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Budgetary uncertainty likely to put NFTA repairs, purchases on hold

Plans to fix Metro Rail’s creaky escalators will be shelved, purchasing new buses will prove more expensive, and some service will be reduced under a budget the Niagara Frontier Transportation Authority is scheduled to adopt this week.

But commuter eyes are now fixed on Albany, as a state budget is supposed to be in place by April 1 and legislators seek to bail out ailing upstate systems with more transit funding, even if Gov. Andrew M. Cuomo’s initial proposal appeared anything but sympathetic.

As a result, the agency will most likely adopt Thursday a $217 million budget reflecting the zero increases proposed, NFTA Executive Director Kimberley A. Minkel said.

While the NFTA can amend its budget later if Albany responds to its request for an additional $9.8 million in operating funds, Minkel said her agency has no choice but to put off the $27 million multiyear effort to replace subway station escalators that are breaking down after 30 years of operation.

In Albany, though, Assemblyman Sean M. Ryan and others are seeking more State Transit Operating Assistance funds for all upstate transportation agencies.

“We’re watching it very carefully and don’t know where we’re going to end up,” Minkel said of the Albany budget process. “But next week we’re going to have to adopt a budget based on a zero percent increase in operating assistance.”

So far the governor’s budget and transportation policymakers want the upstate systems to do without any increases. Like last year’s budget process, administration officials are not flatly ruling out more transit aid, but emphasize that funding sources such as taxes on fuel distributors and landline phone companies are declining. They point out that the administration has kept funding flat when the declining revenues should have resulted in an almost 5 percent decrease.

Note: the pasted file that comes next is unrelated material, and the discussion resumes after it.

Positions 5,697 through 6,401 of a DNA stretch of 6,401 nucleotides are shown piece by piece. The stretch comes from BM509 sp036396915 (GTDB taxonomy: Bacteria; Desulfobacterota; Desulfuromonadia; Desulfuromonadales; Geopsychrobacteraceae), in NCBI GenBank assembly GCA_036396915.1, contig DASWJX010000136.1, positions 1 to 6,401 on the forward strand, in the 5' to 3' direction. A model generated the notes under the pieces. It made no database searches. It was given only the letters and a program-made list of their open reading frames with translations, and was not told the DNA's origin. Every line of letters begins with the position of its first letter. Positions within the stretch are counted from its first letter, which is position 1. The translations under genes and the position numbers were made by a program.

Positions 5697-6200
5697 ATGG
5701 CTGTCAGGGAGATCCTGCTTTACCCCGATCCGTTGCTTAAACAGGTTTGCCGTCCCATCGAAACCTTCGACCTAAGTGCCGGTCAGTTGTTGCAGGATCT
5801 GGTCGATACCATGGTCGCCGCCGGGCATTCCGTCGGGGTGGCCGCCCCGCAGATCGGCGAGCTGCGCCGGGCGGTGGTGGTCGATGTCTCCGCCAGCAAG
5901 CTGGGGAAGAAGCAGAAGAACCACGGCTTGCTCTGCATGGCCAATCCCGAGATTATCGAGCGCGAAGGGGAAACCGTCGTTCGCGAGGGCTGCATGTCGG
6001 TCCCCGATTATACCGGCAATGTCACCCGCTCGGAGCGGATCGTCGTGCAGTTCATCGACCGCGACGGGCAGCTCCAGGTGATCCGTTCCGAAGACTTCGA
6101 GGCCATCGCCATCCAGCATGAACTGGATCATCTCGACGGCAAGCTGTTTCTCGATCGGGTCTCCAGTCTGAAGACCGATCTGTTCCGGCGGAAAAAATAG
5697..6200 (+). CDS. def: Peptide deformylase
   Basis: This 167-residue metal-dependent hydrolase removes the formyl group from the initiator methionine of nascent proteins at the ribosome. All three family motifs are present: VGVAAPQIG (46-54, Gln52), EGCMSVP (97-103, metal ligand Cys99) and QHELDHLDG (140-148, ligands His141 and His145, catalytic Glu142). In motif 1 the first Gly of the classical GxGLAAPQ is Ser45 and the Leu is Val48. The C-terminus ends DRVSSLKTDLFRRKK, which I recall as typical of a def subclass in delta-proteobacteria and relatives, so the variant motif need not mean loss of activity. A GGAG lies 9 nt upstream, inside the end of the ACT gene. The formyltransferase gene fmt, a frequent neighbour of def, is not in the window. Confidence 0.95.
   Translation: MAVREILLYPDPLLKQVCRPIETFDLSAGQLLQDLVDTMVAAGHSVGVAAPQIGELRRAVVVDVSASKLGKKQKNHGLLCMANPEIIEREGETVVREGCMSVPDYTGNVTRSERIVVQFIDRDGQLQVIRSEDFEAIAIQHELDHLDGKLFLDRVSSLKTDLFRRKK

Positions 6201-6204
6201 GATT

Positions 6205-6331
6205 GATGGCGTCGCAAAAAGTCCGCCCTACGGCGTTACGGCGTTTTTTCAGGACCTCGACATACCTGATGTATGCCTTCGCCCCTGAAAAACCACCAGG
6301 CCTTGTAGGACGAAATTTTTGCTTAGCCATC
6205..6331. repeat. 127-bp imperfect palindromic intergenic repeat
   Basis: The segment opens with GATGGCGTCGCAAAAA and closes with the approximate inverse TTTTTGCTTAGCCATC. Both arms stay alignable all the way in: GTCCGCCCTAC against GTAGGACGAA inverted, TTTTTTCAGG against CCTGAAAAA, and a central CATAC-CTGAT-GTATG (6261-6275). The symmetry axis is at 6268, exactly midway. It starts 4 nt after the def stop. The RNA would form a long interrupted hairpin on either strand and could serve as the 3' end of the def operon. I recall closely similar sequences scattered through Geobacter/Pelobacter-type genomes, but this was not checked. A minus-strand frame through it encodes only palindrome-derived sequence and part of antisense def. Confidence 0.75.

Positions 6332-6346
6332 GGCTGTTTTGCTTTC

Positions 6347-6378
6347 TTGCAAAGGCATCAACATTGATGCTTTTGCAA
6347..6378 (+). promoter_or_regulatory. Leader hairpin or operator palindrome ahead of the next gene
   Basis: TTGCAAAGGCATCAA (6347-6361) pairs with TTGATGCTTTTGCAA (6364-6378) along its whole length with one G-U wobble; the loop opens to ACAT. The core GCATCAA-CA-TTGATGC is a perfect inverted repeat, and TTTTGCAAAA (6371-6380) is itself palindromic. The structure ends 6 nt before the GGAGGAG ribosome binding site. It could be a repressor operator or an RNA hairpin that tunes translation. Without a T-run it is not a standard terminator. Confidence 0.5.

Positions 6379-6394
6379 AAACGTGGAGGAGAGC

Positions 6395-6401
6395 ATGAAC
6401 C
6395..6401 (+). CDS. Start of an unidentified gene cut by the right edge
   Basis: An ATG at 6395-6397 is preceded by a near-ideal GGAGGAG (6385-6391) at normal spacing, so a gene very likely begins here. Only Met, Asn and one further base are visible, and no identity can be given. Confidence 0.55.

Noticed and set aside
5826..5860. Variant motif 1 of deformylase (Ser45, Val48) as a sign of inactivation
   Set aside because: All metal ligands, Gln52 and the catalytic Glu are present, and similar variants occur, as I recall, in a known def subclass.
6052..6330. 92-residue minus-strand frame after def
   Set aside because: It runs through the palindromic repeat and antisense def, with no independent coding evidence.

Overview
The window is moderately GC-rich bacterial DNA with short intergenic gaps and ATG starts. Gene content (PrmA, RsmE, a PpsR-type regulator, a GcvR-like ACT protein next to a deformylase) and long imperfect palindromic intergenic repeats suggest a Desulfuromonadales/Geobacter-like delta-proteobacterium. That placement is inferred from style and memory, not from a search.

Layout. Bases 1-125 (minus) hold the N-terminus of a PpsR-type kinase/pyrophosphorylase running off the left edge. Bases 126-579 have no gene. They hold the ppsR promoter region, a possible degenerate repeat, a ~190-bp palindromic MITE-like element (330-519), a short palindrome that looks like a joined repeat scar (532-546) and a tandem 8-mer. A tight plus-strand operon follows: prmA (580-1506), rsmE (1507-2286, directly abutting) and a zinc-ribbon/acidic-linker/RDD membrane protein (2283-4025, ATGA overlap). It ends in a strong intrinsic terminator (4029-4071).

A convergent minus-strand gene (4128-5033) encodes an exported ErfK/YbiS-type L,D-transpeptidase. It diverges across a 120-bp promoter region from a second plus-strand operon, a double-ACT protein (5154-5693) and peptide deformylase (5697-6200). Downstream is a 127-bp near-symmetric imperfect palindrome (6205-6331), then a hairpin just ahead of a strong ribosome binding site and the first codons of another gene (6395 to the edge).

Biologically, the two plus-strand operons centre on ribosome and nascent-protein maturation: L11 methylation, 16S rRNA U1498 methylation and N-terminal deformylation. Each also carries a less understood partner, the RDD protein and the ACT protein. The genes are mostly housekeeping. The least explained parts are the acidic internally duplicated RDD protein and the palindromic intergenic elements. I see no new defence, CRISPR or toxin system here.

“The governor took action in his budget to keep state funding for NFTA and other upstate transportation systems whole, even while their dedicated revenues declined,” said Cuomo spokesman Richard Azzopardi. “The budget process is ongoing and we will review any and all comments on our proposals.”

In the Syracuse area, Minkel said, the lack of new state aid prompted the Centro system to propose ending night and Sunday bus service.

In Western New York, the NFTA will borrow instead of using its own funds to purchase new Metro buses in the coming year. Some Metro service will be curtailed here, she said, though she does not expect any drastic reductions.

The most serious adverse effects, Minkel said, concern more delays in replacing subway station escalators that are often blocked off for repairs and discourage new ridership. Minkel said technicians will continue to try to patch and repair until money becomes available.

Nevertheless, Assembly members from key upstate cities propose a $25 million hike in operating funds for transportation authorities in Buffalo, Rochester, Syracuse, Utica, Albany, Binghamton and Watertown in a unified approach. The Assembly also proposes creating a board to recommend new ways to ensure growth and fiscal stability among the upstate systems.

The Senate proposes only a $9.3 million hike for all upstate transit authorities, which falls far short of the NFTA need alone.

Ryan, D-Buffalo, who has been vocal on transit issues ever since arriving in Albany in 2011, says new Assembly Speaker Carl E. Heastie appears open to upstate needs traditionally overshadowed by downstate’s giant Metropolitan Transportation Authority.

“We hope this is a step toward recognizing the financial needs of our small city transit systems, and a more rational way of funding for them,” he said. “This is all being done in a new atmosphere. Nobody is being discouraged from advocating for these common interests.”

Ryan and 11 upstate colleagues – including Democratic Assemblywoman Crystal D. Peoples-Stokes of Buffalo – also propose a new incentive that would separately provide 80 cents in state assistance for any new rider. That means an upstate system with annual ridership of 25 million would receive an additional $4 million annually for reaching 30 million.

Ryan offered an example of what could result by proposing a two-year pilot program to reduce Metro Bus and Rail fares by half to $1. He called it a “social experiment” to determine if drastically reduced fares would spur ridership and enhance revenue for the NFTA.

Citing studies, he estimated the $1 fare would increase ridership by 15 percent and supply new funds under the incentive proposal advanced by the Assembly.

Though the Senate’s budget proposal appears to fall short of upstate needs, Sen. Patrick M. Gallivan, R-Elma, says those transit agencies should receive the same proportional increases as the MTA.

“I’m in agreement that we have to advocate for the upstate transit authorities in their entirety,” he said, endorsing the “package deal” proposed by the Assembly.